DTC / Peanuts
January 2007
DTC / Peanuts
De Theatercompagnie

Peanuts was a piece played by De Theatercompagnie between January 16 and February 17, 2007, at Het Compagnietheater in Amsterdam. Written by Fausto Paravidino and directed by Marcus Azzini, Peanuts was a play carrying a very explicit political message. The play used the traditional format of the classic Peanuts comic to tell a story about the historical confrontation between anti-globalist protesters and the riot police during the G8 summit in Genoa, 2001.
(Some time after we designed the posters for it, we actually saw the play, and really liked it. The play was a vibrant, cartoon-like combination of Pop-Art and Brechtian propaganda, refreshingly moralistic and didactic, featuring singing and dancing; what's not to like?)

As with the previous posters we designed for De Theatercompagnie (see for example DTC / Gilgamesj and DTC / Driekoningenavond), the whole concept behind the printed matter revolved around the idea of taking textual fragments from the play, and dividing these fragments over two posters; two posters reacting to each other, almost like two actors engaged in a dialogue. In the case of Peanuts, we used the titles of the seperate scenes (the 'acts').
In short, the script of Peanuts is divided in a whole lot of subchapters. These chapters have titles such as 'Plutocratie' ('Plutocracy' ), 'Marktwetten' ('Laws of the Market'), 'Revolutie en Nieuwe Strijdmethodes' ('Revolution and New Methods of Struggle'), etc. etc. We decided to use these words on the posters.

Shown below two A2 posters we designed for Peanuts (actually, these are two sides of the same sheet of paper; the poster was printed on both sides). As we already wrote, the words featured on these posters are in fact the titles of the subchapters of the play. We put these words in white boxes, to refer to text balloons and panels of comic strips, but also to refer to political posters pasted on top of each other, and to placards carried by protesters. The colours we used were black and yellow, referring to Charlie's Brown famous zig-zag sweater.
We designed the posters in such a way that, when placed next to each other, they form one composition:
In fact, when displayed next to each other, the posters form one continuous line:
We were also asked to design a so-called 'mupi'-sized poster, to be used in outdoor showcases:
As with the previous plays (Gilgamesj, The Pillowman etc.), we were also asked to design a simple brochure. Basically, it's a double-sided A2 sheet, folded to an A5-sized booklet. Shown below are the front and back of the A5-sized booklet:

This booklet unfolds into a double-sided A2 poster:

As you can see, on the inside of the brochure, we placed photographs of the actors, holding placards. These photos were part of a larger series of promotional images, a series we created in collaboration with photographer Johannes Schwartz. More about the overall concept behind these promotional photographs can be read here (go to DTC / Driekoningenavond and scroll down).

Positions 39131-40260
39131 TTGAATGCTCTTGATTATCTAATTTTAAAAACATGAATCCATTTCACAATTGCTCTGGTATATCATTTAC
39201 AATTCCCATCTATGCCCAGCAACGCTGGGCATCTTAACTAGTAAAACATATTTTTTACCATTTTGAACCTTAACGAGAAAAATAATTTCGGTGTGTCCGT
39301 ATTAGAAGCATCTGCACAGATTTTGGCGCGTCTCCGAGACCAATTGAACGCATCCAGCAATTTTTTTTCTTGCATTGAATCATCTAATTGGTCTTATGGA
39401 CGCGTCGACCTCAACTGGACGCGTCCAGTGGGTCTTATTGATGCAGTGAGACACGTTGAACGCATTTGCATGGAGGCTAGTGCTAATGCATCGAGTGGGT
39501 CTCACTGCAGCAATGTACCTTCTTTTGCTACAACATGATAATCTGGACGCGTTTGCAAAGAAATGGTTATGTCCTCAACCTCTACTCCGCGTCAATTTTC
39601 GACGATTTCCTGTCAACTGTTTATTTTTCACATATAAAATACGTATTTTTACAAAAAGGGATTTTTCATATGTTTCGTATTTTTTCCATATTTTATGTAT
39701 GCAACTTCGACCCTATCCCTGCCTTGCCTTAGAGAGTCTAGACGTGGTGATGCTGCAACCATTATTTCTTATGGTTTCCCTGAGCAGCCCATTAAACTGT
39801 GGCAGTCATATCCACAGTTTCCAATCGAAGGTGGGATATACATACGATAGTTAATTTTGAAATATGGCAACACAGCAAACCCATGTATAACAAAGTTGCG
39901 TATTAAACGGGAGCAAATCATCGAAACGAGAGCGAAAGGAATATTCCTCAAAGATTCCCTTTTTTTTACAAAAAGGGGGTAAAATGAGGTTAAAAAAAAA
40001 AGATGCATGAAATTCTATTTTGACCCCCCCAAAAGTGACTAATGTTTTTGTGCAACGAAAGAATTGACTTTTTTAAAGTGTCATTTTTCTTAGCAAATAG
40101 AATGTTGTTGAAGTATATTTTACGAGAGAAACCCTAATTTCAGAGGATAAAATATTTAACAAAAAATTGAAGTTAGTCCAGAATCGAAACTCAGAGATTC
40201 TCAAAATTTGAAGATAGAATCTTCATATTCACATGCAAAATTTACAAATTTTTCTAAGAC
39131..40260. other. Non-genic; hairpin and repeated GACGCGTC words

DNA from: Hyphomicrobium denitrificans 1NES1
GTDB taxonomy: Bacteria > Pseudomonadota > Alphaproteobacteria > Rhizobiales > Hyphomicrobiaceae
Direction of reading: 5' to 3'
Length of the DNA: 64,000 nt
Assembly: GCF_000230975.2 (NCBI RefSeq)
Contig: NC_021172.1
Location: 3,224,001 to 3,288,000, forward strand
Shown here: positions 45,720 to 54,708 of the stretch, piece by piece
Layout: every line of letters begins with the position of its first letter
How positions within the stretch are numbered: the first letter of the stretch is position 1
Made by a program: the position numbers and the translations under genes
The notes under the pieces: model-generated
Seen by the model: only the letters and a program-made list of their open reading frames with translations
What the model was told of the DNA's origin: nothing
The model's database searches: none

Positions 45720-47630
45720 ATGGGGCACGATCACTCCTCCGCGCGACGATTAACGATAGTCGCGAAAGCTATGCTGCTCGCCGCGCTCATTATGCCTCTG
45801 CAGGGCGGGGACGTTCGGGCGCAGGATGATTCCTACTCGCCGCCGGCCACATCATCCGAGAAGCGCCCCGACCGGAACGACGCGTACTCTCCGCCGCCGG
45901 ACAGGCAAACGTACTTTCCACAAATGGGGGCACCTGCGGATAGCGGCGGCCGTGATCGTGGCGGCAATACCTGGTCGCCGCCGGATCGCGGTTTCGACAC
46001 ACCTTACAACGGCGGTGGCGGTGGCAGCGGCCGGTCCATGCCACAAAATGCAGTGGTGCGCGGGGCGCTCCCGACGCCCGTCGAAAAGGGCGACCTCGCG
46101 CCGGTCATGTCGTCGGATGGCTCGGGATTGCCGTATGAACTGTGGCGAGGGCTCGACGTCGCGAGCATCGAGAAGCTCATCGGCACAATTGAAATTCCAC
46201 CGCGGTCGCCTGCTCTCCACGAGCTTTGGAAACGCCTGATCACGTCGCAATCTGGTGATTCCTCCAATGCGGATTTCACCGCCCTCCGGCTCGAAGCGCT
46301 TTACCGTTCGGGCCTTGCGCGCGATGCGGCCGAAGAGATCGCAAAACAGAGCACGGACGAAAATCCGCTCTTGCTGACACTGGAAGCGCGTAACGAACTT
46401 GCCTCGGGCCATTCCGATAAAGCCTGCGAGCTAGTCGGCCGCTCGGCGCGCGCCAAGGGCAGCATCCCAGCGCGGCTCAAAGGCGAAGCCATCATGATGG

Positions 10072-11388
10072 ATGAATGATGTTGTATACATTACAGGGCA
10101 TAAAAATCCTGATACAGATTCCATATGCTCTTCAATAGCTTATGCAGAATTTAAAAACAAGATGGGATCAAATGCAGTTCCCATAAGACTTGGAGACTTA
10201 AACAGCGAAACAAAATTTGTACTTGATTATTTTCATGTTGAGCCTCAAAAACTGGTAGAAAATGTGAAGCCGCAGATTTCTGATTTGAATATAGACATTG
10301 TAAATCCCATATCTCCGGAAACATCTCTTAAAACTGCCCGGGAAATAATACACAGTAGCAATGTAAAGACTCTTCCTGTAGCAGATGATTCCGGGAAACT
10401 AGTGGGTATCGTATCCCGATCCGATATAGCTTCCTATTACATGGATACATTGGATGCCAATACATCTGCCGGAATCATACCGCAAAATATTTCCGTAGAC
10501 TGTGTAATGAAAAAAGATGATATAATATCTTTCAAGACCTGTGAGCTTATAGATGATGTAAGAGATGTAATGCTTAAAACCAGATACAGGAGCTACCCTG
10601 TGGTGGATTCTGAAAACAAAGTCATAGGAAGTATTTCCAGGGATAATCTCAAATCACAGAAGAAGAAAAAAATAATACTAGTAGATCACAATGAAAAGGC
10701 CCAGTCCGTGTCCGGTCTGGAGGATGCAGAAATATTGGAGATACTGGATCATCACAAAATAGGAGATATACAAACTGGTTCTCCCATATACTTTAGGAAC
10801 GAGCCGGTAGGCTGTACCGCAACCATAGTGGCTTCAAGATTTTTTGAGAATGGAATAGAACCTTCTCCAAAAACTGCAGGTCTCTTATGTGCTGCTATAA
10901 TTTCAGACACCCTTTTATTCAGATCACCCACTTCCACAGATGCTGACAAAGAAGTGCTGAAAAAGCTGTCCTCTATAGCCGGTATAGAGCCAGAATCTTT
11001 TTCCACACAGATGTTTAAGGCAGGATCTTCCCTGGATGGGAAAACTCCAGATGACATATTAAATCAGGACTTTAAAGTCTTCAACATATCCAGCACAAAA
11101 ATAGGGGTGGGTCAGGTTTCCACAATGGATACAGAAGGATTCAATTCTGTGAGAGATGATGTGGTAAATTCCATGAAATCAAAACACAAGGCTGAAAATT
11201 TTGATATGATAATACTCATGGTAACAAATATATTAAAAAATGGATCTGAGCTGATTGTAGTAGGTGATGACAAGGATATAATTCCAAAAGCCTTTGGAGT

First of all, we made portraits featuring individual actors holding typographic placards, standing in front of a graphic background. (These portraits can be seen in the brochure shown above, on the sheet on the left).
In addition to these individual portraits, we also made two group portraits of the actors (Sarah Bourgeois, Frederik Blom, Lottie de Bruijn, Tygo Gernandt, Chava voor in 't Holt, Michiel de Jong, Maria Kraakman, Kirsten Mulder, Gijs Naber, Stefan Rokebrand and Mark Sloot). These photographs featured them holding empty placards, again in front of a graphic background. On the first photograph we showed the actors from the front, on the second one we showed them from the back:
johannes_schwartz_peanuts johannes_schwartz_peanuts2
After we made the posters and the promotional photographs, De Theatercompagnie asked us if they could use the actual placards in the play itself, to announce the different subchapters of the play. (This is something that happened a few times before, something that we find very interesting: the fact that sometimes elements from the posters slip into the play. It shows that the play not only influence the poster, but that the poster can also influence the play). Shown below a photograph taken during the play, clearly showing the placards. Photography by Sanne Peper (c) 2007:
We also designed a series of badges that were sold at Het Compagnietheater during the play, as official 'band' merchandise. These badges (diameter 25 mm) featured the names of all the characters in the play:
As was the case with all of the other plays (Gilgamesj, The Pillowman, Driekongingavond, etc.), for Peanuts we also had to design lots of tiny last-moment advertisements (mostly for magazines, newspapers and websites). We won't show all these small adverts here, but some examples can be seen at DTC / Banners. On that page, we show a couple of banners that were used on various theatre-themed websites (such as www.moose.nl).
Apart from website banners, we also designed, for Peanuts, some actual banners: a series of flags that were hanging at the front of the theatre hall. These flags featured the name of the play. However, we never got the chance the actually photograph these flags.

A2 posters, brochure and postcard printed by Drukkerij robstolk (r), Amsterdam. Large outdoor poster screenprinted by Imaba Zeefdruk. Badges produced by Buzzworks.

Filed under:

Posters, Printed matter

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